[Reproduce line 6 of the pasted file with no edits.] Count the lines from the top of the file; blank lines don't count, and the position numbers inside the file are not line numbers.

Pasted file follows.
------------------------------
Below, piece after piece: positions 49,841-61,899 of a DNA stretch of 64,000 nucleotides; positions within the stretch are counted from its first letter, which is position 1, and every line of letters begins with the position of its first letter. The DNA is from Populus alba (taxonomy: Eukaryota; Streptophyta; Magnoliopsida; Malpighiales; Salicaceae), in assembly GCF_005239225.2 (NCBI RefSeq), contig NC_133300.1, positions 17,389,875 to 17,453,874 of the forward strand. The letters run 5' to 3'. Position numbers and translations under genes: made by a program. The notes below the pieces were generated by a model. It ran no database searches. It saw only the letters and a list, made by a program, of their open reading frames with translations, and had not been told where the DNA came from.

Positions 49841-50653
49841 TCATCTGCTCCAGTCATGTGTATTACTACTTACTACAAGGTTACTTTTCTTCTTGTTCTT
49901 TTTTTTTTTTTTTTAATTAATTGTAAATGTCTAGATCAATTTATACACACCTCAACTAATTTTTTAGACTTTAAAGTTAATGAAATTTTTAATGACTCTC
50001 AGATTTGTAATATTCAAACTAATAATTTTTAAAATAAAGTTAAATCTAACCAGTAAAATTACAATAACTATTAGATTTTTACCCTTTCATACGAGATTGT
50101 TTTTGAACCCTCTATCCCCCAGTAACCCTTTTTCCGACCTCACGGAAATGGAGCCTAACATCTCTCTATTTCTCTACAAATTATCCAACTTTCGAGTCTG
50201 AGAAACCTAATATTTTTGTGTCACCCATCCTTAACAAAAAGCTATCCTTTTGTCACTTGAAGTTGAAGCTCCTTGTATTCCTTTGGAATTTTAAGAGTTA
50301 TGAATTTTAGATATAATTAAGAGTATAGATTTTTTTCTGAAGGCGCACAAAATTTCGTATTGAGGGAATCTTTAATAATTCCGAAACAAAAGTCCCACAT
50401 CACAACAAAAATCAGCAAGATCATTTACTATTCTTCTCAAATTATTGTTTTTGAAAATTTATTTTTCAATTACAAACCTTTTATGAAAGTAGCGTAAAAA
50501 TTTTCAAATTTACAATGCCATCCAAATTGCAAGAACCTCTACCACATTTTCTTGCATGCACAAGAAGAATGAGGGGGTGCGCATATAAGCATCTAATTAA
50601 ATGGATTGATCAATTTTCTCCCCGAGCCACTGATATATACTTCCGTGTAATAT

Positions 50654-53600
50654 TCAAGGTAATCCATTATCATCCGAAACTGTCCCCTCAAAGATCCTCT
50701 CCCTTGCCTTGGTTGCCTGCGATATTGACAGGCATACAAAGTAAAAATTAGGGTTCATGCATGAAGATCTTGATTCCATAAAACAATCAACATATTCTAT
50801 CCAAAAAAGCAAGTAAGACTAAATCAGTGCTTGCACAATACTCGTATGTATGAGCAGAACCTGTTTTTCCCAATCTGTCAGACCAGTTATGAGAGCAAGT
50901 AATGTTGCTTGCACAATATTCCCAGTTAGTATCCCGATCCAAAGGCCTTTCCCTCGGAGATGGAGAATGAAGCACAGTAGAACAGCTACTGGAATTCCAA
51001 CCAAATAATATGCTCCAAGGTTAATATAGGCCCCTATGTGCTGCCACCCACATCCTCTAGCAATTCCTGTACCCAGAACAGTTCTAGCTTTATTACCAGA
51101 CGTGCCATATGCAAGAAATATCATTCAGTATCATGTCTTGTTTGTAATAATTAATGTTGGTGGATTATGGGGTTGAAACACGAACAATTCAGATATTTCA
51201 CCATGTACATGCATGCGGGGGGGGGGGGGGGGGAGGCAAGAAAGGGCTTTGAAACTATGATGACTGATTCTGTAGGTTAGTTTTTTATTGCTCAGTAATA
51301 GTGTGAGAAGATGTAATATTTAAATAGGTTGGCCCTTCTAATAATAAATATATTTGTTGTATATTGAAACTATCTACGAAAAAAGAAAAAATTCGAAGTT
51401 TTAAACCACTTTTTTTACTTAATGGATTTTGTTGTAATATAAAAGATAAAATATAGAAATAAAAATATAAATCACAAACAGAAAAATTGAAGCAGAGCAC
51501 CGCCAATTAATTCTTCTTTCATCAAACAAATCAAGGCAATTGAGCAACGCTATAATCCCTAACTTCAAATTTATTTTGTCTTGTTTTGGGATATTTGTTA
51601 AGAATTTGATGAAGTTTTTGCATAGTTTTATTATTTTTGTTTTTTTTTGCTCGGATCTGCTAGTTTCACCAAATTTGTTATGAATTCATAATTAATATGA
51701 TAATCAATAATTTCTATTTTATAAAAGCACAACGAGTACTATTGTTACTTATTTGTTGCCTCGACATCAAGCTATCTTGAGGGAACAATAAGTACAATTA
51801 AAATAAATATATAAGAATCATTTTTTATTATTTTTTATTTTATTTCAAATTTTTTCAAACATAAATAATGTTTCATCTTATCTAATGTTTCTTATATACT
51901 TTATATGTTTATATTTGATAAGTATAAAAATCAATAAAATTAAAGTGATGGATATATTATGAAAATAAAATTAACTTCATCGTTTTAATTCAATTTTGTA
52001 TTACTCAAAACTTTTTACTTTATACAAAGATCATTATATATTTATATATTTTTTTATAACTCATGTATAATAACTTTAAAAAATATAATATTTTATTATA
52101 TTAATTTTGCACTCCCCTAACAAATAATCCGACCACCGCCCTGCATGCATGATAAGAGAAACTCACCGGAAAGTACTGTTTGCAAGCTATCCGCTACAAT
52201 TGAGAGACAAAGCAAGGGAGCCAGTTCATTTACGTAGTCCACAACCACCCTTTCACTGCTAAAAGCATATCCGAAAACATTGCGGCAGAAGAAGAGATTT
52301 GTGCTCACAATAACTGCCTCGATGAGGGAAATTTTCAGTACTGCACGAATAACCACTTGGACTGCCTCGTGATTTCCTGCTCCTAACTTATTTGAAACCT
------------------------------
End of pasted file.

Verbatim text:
50101 TTTTGAACCCTCTATCCCCCAGTAACCCTTTTTCCGACCTCACGGAAATGGAGCCTAACATCTCTCTATTTCTCTACAAATTATCCAACTTTCGAGTCTG